Talk

Advanced search

Mumsnet has not checked the qualifications of anyone posting here. If you need help urgently, please see our domestic violence webguide and/or relationships webguide, which can point you to expert advice and support.

Advice re DB being babied by Mum- affecting my relationship with her

(34 Posts)
notamumyetbutoneday Tue 30-Jun-09 12:21:58

Such a long story but I'll try to be brief! My brother is 23, 24 next month. Im married but live about 15mins away from my parents and DB lives with them.

My issue is this: DB has always been 'young' for his age and not very independent- complete opposite to me. He graduated 2 years ago and since then has been working 2 days per week in a shop (not related to his degree or what he wants to do). He did find another job which was related to his degree but again this was only 2 days per week and this job ended badly (basically the employer was not paying him, more of which later).

Since then he has been applying for the odd job here and there but a token effort to appease my Dad rather than actually looking for work. Essentially he is being supported financially by my parents, and my Mum seems quite happy for this to continue. She is very defensive of him if anyone mentions him only working part-tim.In truth i think she enjoys the time they are spending together as they basically spend every day together!

Regards the job which ended badly, he is now taking the employer to a tribunal and I have agreed to represent him as he is not a confident speaker, which i am fine with and I want to support him. But as a result my mum seems to have handed the entire 'baton' of the case over to me, and is expecting me to fill out all the forms, make all the phonecalls, deal with the case completely whilst DB does nothing!

it is really affecting my relationship with both of them in that I love both of them dearly but am starting to feel completely cheesed off and rather 'used' in the sense that all my Mum ever talks about is DB and is really babying him- eg my parents went on holiday for two weeks recently and she insisted that I do all his washing and cook for him or she wouldnt be able to relax on holiday. needless to say my DH was less than impressed.

Goodness me I have ranted on for ages!blush

If anyone managed to get to the end I would really love some advice, or to know if anyone else has been in a similar situation?

overweightnoverdrawn Tue 30-Jun-09 12:43:13

Tell me you didnt do his washing and cooking

notamumyetbutoneday Tue 30-Jun-09 13:21:12

I didn't do his washing but i did do some ironing and also he came round for tea every other night.

I know im being a mug. But when my Mum is on the phoen every 5m minutes worrying about him, its difficult to say no. Any advice?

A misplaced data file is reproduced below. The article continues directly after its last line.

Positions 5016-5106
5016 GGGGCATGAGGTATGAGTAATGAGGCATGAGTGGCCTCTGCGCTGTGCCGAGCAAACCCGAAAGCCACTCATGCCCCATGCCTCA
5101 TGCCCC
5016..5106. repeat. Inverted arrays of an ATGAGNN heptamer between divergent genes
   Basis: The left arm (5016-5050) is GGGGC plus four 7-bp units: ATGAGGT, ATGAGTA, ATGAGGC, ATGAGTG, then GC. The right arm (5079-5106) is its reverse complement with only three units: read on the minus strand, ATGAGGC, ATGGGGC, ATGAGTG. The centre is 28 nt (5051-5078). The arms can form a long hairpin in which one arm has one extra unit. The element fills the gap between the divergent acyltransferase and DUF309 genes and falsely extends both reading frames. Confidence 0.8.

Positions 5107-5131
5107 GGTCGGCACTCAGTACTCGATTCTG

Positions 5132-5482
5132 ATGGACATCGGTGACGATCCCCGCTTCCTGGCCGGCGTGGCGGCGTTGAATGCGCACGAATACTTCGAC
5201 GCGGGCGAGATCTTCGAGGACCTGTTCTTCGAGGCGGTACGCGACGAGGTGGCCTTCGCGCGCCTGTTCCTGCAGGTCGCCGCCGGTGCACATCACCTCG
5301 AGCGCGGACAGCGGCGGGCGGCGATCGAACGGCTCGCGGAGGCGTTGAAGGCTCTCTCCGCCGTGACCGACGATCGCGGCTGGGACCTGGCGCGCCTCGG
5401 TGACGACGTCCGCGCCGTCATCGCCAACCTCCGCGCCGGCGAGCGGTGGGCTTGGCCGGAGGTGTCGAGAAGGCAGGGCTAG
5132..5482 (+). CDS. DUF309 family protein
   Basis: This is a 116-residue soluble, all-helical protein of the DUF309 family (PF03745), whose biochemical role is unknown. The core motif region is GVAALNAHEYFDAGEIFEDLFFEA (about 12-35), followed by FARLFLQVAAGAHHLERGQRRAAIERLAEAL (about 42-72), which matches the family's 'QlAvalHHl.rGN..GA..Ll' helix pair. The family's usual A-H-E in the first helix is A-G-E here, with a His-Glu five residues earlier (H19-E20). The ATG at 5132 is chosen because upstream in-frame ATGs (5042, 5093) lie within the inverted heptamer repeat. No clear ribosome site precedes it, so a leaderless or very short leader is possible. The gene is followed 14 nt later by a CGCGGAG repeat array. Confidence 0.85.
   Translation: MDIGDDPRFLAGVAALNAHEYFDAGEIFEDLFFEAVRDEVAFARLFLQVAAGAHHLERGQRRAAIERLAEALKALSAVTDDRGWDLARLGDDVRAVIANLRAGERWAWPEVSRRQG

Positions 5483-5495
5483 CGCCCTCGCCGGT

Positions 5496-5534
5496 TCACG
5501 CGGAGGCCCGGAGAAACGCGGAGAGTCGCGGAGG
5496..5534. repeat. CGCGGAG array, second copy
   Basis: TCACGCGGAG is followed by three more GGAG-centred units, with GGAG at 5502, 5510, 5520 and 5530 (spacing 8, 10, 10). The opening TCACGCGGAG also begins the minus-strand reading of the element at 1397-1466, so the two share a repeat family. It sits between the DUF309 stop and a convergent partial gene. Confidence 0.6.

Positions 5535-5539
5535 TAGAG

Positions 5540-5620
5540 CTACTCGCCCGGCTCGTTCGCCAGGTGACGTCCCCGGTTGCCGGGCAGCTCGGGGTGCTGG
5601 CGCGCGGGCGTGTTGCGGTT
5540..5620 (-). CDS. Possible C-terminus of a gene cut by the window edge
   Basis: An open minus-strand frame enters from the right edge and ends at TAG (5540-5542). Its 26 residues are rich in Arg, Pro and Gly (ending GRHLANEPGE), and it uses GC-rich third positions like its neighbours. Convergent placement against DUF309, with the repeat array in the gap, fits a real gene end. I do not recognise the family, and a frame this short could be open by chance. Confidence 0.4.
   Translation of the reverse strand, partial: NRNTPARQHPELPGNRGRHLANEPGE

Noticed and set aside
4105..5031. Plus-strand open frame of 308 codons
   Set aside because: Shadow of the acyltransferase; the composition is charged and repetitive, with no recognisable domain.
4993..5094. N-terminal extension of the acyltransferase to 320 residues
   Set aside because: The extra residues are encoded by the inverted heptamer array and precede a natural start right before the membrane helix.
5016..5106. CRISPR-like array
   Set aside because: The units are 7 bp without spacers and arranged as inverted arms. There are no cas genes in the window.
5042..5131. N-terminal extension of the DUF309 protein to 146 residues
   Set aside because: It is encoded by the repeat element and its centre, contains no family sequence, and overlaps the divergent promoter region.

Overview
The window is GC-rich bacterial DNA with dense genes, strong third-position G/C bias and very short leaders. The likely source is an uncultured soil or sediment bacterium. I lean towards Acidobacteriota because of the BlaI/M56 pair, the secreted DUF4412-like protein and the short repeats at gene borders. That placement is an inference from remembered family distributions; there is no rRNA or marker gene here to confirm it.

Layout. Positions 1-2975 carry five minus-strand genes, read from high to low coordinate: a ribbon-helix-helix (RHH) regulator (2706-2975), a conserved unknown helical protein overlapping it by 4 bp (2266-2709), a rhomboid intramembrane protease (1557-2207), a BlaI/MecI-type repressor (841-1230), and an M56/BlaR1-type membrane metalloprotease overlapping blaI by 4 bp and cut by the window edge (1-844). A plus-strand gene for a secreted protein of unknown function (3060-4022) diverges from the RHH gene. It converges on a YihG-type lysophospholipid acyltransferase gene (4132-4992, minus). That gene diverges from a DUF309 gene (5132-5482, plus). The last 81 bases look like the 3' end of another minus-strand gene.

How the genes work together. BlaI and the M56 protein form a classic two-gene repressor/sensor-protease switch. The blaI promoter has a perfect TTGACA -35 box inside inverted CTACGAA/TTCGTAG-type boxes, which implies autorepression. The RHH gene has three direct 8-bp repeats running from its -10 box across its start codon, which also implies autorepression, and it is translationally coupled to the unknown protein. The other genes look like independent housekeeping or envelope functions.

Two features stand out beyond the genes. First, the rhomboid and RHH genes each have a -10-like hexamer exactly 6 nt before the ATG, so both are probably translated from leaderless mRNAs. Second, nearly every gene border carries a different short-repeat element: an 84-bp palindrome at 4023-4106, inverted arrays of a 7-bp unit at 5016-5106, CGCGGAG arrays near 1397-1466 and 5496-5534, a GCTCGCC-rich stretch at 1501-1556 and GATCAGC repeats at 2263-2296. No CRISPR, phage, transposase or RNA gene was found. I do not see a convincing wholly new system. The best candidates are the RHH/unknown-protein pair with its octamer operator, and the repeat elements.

notamumyetbutoneday Tue 30-Jun-09 13:21:14

I didn't do his washing but i did do some ironing and also he came round for tea every other night.

I know im being a mug. But when my Mum is on the phoen every 5m minutes worrying about him, its difficult to say no. Any advice?

notyummy Tue 30-Jun-09 13:25:23

I'm not being facetious here, just checking.

He doesn't have some sort of special needs does he?

Because frankly those are the only circumstances where parents should be treating their grown offspring like this.

notamumyetbutoneday Tue 30-Jun-09 13:31:35

Um no...unless you count chronic laziness?he has always been the 'baby' of the family and things which have been expected of me havent been of him.

it really is that bad isnt it blush. DH has been saying it for ages but I just thought it was cos hes worried about me being taken advantage of.

is it really that bad? To be honest its been going on for so many years that its hard;y registered until now when the combination of my parents being away for 2 weeks and the tribunal giving me lots of extra work has come to a head.

neversaydie Tue 30-Jun-09 13:53:01

We had a similar situation in my husband's family. Younger brother, still lived with MIL, she still did all the housekeeping, washing and so on. BIL seemed to resent being babied sometimes, but never enough to do anything about it. MIL expected DH to step in and help if BIL needed anything. (He didn't!)

Well, MIL died just before Christmas - she was only 63 and it was very sudden and completely unexpected. She left my BIL, aged 35, with no idea how to cope with living by himself.

Babying a son to this degree is irresponsible parenting. The son will eventually need to look after himself, but will never have been given the chance to learn.

DH and I have had a lot of conversations about making sure that we teach our 9-year-old son good life skills since Christmas. (I was always pro - DH has now seen for himself why it is so vital).